Top 5 Largest Impact Craters In North America

North America Impact Craters

With over 190 confirmed impact craters having hit Earth, there are a plethora of interesting discoveries! A good example of this being that scientists can roughly determine the age of an impact based upon the size of the crater. Impact craters less than ten thousand years old typically have a diameter of around 330 feet. Almost all craters between 10,000 and 1 million year in age are less than 2.4 miles in diameter. For craters ages between 1 and 10 million years ago, they have a diameter of 3 miles or more. Craters with diameter 12 miles or more are all older than 10 million years ago. Knowing this, looking at the 5 largest impact craters will probably be some of the oldest in North America!


Currently a major geological structure in Ontario, Canada, the Sudbury crater was formed 1.849 billion years ago in the Paleoproterozoic era. The site is in the Canadian Shield, located in the city of Greater Sudbury, Ontario. The city erected a plaque commemorating the impact. A fun fact about this impact crater site is that NASA used it to train the Apollo 15, 16, and 17 astronauts in recognizing rocks formed as the result of a very large impact. 


Chicxulub is an impact crater buried underneath the Yucatán Peninsula in Mexico that was formed slightly over 66 million years ago. The crater is a result of an impact with an asteroid of about 6 miles in diameter, with the crater being estimated to be 110 miles in diameter and 12 miles in depth. It is the only impact crater whose peak ring is intact and directly accessible for scientific research. It is now widely accepted that the resulting devastation and climate disruption was the cause of the Cretaceous–Paleogene extinction event, a mass extinction of 75% of plant and animal species on Earth, including all non-avian dinosaurs.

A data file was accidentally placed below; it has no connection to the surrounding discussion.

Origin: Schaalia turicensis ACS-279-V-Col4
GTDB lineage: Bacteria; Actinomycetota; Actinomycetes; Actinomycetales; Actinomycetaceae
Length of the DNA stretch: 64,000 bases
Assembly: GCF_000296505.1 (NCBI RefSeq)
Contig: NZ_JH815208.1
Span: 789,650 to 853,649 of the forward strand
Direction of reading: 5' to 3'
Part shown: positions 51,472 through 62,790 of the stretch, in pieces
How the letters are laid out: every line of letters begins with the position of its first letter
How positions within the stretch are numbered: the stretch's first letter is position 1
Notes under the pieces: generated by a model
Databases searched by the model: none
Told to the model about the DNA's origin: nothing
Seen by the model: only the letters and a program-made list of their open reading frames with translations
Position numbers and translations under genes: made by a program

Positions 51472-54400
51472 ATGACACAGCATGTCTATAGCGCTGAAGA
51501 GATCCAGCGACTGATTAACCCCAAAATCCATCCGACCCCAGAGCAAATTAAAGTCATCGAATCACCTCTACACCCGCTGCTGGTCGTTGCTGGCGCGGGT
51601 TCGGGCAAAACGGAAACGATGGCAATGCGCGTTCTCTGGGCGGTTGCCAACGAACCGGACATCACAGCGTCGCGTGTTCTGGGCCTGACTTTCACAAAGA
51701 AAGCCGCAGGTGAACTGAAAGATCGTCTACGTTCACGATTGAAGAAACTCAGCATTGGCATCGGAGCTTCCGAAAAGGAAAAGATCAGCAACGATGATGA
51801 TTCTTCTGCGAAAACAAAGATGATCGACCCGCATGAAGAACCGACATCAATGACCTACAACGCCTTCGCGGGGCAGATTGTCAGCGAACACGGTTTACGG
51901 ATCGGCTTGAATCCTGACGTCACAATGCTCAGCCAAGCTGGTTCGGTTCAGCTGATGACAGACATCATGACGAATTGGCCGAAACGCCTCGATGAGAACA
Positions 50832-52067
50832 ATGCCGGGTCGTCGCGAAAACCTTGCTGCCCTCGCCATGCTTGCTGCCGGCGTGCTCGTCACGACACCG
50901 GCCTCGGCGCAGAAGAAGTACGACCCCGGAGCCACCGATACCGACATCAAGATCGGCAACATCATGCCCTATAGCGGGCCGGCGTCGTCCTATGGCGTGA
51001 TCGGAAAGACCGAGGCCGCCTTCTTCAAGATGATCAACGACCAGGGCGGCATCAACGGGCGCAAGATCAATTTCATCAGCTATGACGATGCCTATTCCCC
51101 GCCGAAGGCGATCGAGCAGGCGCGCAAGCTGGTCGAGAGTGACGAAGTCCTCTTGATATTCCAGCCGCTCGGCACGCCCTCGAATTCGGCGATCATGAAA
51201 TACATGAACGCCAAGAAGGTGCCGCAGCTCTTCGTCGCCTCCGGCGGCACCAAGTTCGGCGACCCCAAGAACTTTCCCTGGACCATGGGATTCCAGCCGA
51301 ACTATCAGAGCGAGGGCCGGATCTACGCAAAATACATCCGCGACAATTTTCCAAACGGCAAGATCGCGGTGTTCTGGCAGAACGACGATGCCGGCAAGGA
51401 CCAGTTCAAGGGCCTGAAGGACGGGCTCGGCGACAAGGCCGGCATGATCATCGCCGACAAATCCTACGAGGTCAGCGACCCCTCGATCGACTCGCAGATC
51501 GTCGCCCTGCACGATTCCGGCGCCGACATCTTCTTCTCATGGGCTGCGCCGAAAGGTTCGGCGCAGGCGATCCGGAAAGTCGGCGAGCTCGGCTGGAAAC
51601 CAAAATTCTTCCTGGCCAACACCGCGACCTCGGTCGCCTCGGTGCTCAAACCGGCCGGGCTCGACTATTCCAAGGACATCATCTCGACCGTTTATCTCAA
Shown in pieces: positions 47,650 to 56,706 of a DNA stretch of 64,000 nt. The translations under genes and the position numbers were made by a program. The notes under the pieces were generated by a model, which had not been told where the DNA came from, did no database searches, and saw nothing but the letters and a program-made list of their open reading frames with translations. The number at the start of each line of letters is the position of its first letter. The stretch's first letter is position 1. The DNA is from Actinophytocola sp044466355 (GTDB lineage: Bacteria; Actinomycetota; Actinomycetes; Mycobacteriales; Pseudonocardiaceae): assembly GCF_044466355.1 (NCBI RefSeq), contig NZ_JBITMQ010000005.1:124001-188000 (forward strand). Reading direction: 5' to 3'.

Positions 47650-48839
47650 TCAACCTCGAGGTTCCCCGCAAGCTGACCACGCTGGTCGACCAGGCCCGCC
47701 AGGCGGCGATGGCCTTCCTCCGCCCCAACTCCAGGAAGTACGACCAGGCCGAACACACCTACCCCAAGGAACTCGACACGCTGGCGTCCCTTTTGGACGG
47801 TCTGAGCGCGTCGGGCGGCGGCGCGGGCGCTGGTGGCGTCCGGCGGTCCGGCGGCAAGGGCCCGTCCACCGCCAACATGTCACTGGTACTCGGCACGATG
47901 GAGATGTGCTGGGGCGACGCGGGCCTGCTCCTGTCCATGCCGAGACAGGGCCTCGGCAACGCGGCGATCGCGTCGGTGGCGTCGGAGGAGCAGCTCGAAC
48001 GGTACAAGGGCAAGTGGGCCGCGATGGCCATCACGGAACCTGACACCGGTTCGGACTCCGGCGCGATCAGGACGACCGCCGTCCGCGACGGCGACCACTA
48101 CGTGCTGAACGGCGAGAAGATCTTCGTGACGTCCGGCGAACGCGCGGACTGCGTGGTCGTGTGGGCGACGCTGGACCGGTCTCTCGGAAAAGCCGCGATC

Currently this is an annular lake in central Quebec, Canada, covering an area of 750 square miles, with the lake island at the center known as René-Levasseur Island. The highest point is Mount Babel. The structure was created roughly 214 million years ago, in the Late Triassic, by the impact of a meteorite 3 miles in diameter. The lake and island are clearly seen from space and are sometimes called the “eye of Quebec.”

Chesapeake Bay

A buried impact crater, the Chesapeake Bay impact crater is located beneath the mouth of Chesapeake Bay, United States. It was formed by a bolide that struck the eastern shore of North America about 35.5 million years ago. Due to its location, it is one of the best-preserved “wet-target” impact craters in the world. Until 1983 there was no evidence of a large impact crater buried beneath the lower part of the Chesapeake Bay and its surrounding peninsulas. In 1993, data from oil exploration revealed the extent of the crater.


Found in the states of Idaho and Montana, the Beaverhead impact structure is the 2nd largest impact structure within the U.S. It is thought to be 37 miles in diameter, which also makes the crater the 9th larges impact crater on Earth. It has an estimated age of 600 million years and s named for the Beaverhead region of southwestern Montana in which it was first discovered.

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